USDA’s first input into the 2020 crop year was not a good one. According to their survey, U.S. farmers intend to plant 97 million acres of corn. That number was well above the average of analysts’ estimates at 94.3 million and a significant 7 million acre increase over 2019. For beans, it was more friendly, with farmers expected to plant 83.5 million, which was below analysts’ expectations of 84.9 million but still represents a big increase from last year’s sowings of 76.1 million. Wheat was not particularly inspiring to either bulls or bears, coming in at 44.7 million acres, only off slightly from analyst estimates of 45 million.
Here’s what we see as the 2020 balance sheets for the coming year and the implications for prices:
Old-crop demand numbers are a big question with the hit that ethanol will take. A 25 percent drop in fuel usage over the next two months could be a reality, and, if so, that means about a 225 MBU drop in corn used for ethanol. Some of that will be absorbed by higher feed use. But old-crop stocks need to go up.
New-crop supplies with normal yields hit 15.5 billion bushels. We expect only modest demand improvement. Pushing stocks close to 3 billion bushels.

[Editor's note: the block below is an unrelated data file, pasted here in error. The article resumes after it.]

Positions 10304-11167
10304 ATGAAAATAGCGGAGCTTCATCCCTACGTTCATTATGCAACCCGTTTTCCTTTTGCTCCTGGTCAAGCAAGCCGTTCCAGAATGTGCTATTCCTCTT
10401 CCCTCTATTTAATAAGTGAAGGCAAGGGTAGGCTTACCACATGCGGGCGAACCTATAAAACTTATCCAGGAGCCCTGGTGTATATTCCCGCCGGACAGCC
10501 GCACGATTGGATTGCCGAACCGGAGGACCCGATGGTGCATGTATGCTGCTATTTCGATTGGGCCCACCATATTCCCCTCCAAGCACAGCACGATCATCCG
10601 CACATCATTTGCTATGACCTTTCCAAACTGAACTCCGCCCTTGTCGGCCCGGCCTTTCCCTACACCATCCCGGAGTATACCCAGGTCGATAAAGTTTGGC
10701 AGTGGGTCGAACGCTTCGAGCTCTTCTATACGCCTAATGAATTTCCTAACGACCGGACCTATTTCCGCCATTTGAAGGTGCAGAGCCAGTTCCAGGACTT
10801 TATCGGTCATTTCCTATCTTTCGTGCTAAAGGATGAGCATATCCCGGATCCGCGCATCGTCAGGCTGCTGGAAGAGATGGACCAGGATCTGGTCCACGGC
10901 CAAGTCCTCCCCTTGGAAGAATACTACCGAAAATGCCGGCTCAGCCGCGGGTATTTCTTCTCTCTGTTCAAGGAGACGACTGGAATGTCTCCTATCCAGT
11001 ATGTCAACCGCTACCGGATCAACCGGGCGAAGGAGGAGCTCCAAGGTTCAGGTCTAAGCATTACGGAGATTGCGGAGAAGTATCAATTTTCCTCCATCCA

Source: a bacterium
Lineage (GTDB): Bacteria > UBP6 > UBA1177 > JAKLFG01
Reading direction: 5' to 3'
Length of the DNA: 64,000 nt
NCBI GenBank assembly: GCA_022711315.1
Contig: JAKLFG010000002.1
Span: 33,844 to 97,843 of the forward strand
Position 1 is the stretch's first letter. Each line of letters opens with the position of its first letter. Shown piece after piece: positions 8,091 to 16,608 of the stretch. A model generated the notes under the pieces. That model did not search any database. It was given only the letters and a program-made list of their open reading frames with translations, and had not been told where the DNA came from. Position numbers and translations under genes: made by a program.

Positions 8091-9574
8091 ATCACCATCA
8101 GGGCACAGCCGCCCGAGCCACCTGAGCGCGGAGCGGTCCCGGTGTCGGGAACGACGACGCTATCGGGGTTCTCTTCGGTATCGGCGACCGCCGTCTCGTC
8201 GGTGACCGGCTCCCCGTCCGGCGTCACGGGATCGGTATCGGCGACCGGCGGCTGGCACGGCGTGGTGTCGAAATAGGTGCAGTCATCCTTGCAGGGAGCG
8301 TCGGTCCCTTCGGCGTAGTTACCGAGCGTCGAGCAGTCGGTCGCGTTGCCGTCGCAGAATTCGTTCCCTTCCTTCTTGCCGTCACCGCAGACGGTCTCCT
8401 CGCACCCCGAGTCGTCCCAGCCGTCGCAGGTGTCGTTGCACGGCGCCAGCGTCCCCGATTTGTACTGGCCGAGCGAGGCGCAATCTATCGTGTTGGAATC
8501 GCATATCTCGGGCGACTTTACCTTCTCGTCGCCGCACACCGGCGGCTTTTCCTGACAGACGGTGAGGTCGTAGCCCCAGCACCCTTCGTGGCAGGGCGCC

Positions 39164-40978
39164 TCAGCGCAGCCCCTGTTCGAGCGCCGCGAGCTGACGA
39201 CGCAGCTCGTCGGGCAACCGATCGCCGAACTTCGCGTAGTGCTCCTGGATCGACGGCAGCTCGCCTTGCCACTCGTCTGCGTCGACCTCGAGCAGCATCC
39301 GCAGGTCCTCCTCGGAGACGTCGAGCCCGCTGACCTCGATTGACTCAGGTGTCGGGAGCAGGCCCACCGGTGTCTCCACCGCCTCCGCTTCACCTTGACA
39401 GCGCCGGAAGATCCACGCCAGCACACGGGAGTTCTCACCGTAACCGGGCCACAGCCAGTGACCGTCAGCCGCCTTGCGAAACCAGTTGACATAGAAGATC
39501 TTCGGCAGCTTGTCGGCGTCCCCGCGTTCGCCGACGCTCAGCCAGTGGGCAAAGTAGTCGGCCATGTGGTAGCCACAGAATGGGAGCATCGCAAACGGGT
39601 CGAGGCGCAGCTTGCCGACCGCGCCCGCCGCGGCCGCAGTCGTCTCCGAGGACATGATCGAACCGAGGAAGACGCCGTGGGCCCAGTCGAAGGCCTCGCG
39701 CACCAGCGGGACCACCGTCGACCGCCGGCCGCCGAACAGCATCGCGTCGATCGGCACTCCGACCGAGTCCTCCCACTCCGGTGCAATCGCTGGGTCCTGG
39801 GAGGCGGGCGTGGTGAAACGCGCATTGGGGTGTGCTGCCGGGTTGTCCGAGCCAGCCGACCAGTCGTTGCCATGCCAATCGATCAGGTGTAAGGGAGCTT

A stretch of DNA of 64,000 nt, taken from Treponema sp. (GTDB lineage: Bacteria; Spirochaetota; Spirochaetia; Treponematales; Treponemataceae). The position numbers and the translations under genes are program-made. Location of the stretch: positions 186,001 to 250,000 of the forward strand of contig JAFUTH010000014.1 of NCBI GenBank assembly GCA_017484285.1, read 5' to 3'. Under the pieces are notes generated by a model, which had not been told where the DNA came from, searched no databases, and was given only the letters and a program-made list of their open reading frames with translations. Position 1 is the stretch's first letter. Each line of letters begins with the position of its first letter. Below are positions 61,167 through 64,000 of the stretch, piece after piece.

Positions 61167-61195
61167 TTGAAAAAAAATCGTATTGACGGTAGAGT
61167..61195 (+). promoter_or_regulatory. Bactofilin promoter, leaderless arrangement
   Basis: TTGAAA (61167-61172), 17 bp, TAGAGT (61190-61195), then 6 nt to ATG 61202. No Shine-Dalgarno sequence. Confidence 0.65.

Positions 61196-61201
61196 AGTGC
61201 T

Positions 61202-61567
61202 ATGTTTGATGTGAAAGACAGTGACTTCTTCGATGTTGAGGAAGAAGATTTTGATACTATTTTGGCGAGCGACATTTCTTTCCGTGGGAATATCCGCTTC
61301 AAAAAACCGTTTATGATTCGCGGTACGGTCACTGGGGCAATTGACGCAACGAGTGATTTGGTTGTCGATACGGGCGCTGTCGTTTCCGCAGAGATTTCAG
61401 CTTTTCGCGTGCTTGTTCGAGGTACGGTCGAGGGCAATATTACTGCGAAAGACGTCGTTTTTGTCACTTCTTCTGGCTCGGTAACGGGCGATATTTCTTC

December futures prices should be constrained with low $3 a distinct possibility if the balance sheet looks like this next fall.
Old-crop soy sales are lagging, so we put less hope than USDA at reaching their export target. Crush numbers are robust, but trade is where we need to see the business.
2020 should see a return of good exports. China will need beans and the U.S. should be well-positioned to supply during its normal seasonal window. While 2020 carryout isn’t “tight,” it certainly is moving in the right direction compared to 900 MBU two years ago.
November futures prices above $9 are a more realistic environment for this kind of balance sheet.
Old-crop supplies are moving in the right direction; exports are finishing strong.
2020 is set to have another reduction in stocks but the problem is exports.
The classes that are most at risk of losing export share are HRW and HRS.
Hard wheat supplies will remain large absent a production problem.
If ample corn supplies come true, wheat feeding will not be attractive.
Chicago is expected to remain at a premium to KC and neck-in-neck with MN.
$5 new-crop KC is an opportunity, but $4.50 could be around the corner. MN will be hard to push higher; Chicago likely remains supported.
It will be a challenging pricing environment for 2020. Feed and exports will be key to getting some life back to the markets. But even if that happens, the upside should be limited without sizable crop production problems this summer. To get excited about hard wheat, we need a production problem in Russia, the U.S. and/or Canada.
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